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L-Dopa

Levodopa, L-Dopa, belong to a class of medications called dopamine agonists.  L-Dopa is used to increase dopamine concentrations in the treatment of  Parkinson’s disease. Most commonly, clinicians use levodopa as a dopamine replacement agent for the treatment of Parkinson disease. L-dopa is the precursor to dopamine and crosses the blood-brain barrier to increase dopamine neurotransmission. Chirality and Biological activity L-dopa, the (S)-enantiomer, is a chiral drug with one stereogenic center. It exists as a pair of enantiomers. The initial use …

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Terodiline

(±)-Terodiline, the antianginal agent, perhaps represents the best authenticated example of a drug that had to be withdrawn from the world market as consequence of proven stereospecific toxicity. Terodiline has a close similarity to prenylamine from a structural and pharmacological view point. It was firs marketed as an antianginal agent but it exhibited urinary retention as a frequent and worrying side-effect. It was decided to exploit the the side-effect. Therefore the drug was redeveloped and …

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Prenylamine

(±)-Prenylamine, an antianginal agent, was introduced in the market since early 1960. Reports associating Prenylamine with prolongation of the QT interval, ventricular tachycardia, and ventricular fibrillation started to appear. Some of these events had a fatal outcome and the drug was withdrawn from the market world-wide in 1988.  Chirality and drug withdrawals Prenylamine is chemically diphenyl-propyl derivative of phenylalkylamine. The drug is optically active with one stereogenic center (indicated by a red arrows), giving rise …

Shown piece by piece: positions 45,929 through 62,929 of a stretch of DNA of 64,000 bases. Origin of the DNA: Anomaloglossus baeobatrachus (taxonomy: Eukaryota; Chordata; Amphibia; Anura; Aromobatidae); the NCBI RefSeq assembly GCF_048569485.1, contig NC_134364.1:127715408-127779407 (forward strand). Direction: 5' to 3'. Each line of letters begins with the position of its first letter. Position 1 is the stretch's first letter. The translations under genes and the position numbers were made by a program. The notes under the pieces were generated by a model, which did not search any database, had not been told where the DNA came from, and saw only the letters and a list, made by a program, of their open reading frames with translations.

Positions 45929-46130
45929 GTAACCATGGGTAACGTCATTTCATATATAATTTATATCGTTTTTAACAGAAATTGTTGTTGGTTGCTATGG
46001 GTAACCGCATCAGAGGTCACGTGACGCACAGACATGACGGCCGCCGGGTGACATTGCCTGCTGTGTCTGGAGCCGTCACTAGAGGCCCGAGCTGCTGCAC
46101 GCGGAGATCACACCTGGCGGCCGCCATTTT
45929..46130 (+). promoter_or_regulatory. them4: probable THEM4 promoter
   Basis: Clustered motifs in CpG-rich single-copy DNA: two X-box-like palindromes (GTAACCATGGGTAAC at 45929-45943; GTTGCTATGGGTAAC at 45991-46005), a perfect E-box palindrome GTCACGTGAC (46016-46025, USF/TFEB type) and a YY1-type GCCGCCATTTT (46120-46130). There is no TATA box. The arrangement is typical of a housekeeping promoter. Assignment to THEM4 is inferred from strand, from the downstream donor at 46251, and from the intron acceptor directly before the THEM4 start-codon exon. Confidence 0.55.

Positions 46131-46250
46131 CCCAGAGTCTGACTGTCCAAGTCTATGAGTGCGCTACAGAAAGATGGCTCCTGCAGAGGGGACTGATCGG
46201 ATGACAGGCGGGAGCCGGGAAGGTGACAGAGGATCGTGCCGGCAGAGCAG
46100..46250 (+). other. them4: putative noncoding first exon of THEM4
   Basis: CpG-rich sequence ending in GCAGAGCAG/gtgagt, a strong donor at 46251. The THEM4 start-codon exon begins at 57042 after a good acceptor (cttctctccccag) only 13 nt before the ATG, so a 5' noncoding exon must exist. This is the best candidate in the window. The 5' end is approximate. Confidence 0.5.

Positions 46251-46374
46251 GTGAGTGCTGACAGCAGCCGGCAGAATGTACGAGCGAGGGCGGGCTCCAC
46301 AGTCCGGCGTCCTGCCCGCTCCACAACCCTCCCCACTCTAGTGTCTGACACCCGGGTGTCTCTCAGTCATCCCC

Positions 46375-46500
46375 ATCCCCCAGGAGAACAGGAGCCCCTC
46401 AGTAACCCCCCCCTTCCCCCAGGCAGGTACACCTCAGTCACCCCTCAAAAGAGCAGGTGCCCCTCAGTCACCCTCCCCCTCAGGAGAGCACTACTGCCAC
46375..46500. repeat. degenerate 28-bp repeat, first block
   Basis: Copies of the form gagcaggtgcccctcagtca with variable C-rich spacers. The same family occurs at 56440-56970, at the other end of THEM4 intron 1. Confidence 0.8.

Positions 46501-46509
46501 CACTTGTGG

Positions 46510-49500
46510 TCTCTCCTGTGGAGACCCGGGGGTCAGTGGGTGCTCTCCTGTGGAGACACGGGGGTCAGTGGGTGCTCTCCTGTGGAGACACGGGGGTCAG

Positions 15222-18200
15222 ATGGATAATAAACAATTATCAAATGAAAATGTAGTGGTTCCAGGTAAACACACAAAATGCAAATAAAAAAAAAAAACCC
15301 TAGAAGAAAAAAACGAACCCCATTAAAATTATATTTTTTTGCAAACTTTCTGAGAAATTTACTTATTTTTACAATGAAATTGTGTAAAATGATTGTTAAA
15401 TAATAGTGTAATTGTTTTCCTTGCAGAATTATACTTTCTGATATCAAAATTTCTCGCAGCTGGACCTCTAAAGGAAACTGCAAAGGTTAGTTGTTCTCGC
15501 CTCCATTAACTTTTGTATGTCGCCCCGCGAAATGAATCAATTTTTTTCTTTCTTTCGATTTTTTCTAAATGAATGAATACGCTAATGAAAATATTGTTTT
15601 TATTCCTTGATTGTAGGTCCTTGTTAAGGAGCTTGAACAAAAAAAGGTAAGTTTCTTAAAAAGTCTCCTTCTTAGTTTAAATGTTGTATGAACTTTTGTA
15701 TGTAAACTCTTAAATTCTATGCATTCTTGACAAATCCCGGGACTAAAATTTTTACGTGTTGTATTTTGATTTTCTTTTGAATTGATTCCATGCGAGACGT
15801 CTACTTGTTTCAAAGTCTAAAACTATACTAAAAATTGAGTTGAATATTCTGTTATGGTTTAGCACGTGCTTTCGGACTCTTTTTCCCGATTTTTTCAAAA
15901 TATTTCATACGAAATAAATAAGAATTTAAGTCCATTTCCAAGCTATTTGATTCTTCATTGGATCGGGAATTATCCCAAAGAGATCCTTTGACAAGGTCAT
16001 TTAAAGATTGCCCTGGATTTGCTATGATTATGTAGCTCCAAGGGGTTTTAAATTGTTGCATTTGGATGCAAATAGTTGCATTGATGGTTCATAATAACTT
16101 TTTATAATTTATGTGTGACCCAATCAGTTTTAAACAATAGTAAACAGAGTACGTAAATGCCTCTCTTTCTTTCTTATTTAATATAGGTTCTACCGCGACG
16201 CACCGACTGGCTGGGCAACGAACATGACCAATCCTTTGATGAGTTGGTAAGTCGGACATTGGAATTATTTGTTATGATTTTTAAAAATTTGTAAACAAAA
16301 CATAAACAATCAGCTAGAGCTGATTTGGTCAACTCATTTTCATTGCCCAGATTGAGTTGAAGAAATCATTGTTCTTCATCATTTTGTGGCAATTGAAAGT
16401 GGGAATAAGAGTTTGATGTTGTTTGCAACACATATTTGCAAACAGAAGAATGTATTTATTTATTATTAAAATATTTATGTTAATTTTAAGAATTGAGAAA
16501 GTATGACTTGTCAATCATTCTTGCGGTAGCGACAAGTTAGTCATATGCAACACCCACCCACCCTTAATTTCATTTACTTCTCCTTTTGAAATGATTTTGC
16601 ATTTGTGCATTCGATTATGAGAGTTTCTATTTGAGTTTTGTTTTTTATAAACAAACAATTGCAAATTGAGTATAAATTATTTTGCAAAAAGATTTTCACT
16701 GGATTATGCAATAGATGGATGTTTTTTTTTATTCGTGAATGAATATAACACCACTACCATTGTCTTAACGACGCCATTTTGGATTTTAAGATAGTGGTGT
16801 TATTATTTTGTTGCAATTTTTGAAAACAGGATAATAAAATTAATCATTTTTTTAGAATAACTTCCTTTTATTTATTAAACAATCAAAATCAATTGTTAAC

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Dilevalol

Dilevalol is the (R,R)-diastereoisomer of labetalol. Labetalol has been in clinical use since 1977 for the treatment of hypertension.  Labetalol is an adrenergic antagonist used to treat high blood pressure. It has a role as an antihypertensive agent, a sympatholytic agent, an alpha-adrenergic antagonist and a beta-adrenergic antagonist. Chirality and drug withdrawals Labetalol has two stereogenic centers and consequently exists as four stereoisomers. It is a diastereoisomeric mixture of approximately equal amounts of all four possible stereoisomers …

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Thalidomide

Thalidomide was a racemic therapeutic and prescribed to pregnant women to control nausea and vomiting. The drug was withdrawn from world market when it became evident that the use in pregnancy causes phocomelia (clinical conditions where babies are born with deformed hand and limbs). Later in late 1970s, the thalidomide enantiomers were separated and enantioselective studies indicated that the (R)- enantiomer, the good partner, is an effective sedative, the (S)-enantiomer, the evil partner, harbors teratogenic …